Some would say it’s poor taste to pass judgment on competitors’ services and pricing plans but we cannot sit idly by and watch our competitors flood our route with cheap buses whilst putting prices up everywhere else to pay for it all. Yesterday afternoon our competitors announced bus fare increases on all services… except the ones that compete with ours. And this is after prices on competing service were reduced substantially in January to match our cheap fares.
From 18th September a day return bought on the bus on most city routes will be £4. However on the 23 and 25 services that compete with ours along the Lewes Road it’s just £2.50. Brighton & Hove Bus Company’s website blames the rise on the price of diesel and the expiry of their fixed-price fuel deal. But is diesel cheaper on the Lewes Road than everywhere else? Of course not.
Also announced are increased frequencies on the 25 services, so that at the busiest times there will be a 25 bus every 3 minutes. This means that frequencies at these times have been increased by 67% whilst the price of a day Saver on this route has dropped 32%. And in order to pay for this, everyone else in the city has been given an 8% increase.
The Big Lemon was initially proud to see that competition on the Lewes Road was proving good for passengers, with increased frequencies and better deals on all the buses, whatever colour they were. However now it’s gone a step too far as it’s clearly hurting bus users in other parts of the city. Why should someone on a Number 1 bus pay 60% more for a day return than someone on a Number 25 bus?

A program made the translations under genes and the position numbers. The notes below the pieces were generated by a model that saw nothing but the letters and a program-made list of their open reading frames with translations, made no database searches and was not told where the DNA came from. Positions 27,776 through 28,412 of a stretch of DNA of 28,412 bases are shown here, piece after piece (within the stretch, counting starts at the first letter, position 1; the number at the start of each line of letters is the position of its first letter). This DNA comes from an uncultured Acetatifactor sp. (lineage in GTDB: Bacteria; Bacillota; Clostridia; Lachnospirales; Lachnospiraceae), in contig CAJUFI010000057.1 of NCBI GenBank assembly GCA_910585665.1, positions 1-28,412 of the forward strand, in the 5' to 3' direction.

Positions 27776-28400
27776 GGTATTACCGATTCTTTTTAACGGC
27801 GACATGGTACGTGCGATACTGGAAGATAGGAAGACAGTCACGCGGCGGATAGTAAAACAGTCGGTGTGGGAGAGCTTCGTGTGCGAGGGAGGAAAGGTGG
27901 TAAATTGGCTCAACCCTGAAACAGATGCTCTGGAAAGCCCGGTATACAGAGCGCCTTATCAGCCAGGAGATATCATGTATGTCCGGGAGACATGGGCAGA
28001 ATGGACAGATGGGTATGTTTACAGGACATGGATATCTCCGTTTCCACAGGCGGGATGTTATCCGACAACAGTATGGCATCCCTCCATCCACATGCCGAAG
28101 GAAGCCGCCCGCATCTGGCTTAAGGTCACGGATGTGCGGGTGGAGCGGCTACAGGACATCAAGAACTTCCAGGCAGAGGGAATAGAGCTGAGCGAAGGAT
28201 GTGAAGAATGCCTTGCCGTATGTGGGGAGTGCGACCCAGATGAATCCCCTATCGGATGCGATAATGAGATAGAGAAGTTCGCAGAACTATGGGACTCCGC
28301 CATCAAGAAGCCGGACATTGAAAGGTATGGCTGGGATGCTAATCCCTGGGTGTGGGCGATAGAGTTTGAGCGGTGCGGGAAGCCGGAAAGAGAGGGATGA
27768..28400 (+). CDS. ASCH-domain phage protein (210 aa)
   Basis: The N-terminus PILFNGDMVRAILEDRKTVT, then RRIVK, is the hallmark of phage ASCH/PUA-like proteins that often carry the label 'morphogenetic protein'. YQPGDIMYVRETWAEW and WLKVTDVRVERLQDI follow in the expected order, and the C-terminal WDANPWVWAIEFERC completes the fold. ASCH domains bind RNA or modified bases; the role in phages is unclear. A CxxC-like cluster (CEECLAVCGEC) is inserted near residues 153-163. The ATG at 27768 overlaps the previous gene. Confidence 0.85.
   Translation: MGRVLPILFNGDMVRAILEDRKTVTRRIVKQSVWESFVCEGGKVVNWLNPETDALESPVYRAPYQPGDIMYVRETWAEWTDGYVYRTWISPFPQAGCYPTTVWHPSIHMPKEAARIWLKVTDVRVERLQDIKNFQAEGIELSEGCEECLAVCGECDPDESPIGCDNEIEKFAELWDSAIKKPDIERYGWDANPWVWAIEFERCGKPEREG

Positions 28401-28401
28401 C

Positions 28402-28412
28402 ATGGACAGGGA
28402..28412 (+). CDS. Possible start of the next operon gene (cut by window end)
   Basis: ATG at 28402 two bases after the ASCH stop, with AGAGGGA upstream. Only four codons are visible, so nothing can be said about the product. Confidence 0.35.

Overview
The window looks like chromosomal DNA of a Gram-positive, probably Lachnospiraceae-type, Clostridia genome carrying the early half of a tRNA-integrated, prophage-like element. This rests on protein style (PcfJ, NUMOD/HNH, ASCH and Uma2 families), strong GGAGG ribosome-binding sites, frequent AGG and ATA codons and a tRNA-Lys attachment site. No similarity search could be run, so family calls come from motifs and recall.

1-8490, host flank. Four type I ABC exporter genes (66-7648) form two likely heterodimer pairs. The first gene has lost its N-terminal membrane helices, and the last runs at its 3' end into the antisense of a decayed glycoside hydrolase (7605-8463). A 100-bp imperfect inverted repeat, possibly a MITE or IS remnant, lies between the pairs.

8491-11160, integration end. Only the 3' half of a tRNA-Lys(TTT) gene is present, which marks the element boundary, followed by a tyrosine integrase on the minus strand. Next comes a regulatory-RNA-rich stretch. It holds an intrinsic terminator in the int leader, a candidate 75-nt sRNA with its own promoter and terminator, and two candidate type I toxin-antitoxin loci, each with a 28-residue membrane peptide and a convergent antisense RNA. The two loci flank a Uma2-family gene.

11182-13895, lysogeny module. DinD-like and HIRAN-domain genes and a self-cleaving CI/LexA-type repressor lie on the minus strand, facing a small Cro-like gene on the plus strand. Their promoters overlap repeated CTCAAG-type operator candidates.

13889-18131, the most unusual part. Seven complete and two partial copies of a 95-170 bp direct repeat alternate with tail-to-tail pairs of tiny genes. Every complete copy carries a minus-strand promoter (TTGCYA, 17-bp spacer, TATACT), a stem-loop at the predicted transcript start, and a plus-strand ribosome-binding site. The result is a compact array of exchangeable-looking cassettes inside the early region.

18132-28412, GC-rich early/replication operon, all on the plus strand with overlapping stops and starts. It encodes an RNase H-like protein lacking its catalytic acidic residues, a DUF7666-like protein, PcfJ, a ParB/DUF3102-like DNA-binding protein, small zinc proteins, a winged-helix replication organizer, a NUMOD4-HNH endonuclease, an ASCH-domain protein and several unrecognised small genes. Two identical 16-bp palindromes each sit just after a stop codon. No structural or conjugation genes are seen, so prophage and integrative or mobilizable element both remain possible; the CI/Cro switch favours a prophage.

In a recent market study, the Competition Commission concluded that “there are features of local markets for the supply of local bus services which in combination prevent, restrict or distort competition.” (http://bit.ly/nepdp6) Interestingly, the possible remedies include ideas to limit the extent to which dominant operators can change prices and frequencies following the entry of a rival (http://bit.ly/ohpKrI). Even according to existing legislation (Competition Act 1998) it is illegal to engage in predatory pricing (which occurs when a dominant company sustains losses in the short run in order to eliminate a competitor). Obviously we have no idea whether or not these conditions are met on the 23 and 25 services, but in any case it is clearly ludicrous to claim that £2.50 per passenger per day is sufficient on two routes but £3.70 on every other route is not enough. The only possible explanation is that it is all designed to eliminate us from the route, and that is something that we simply cannot allow to happen.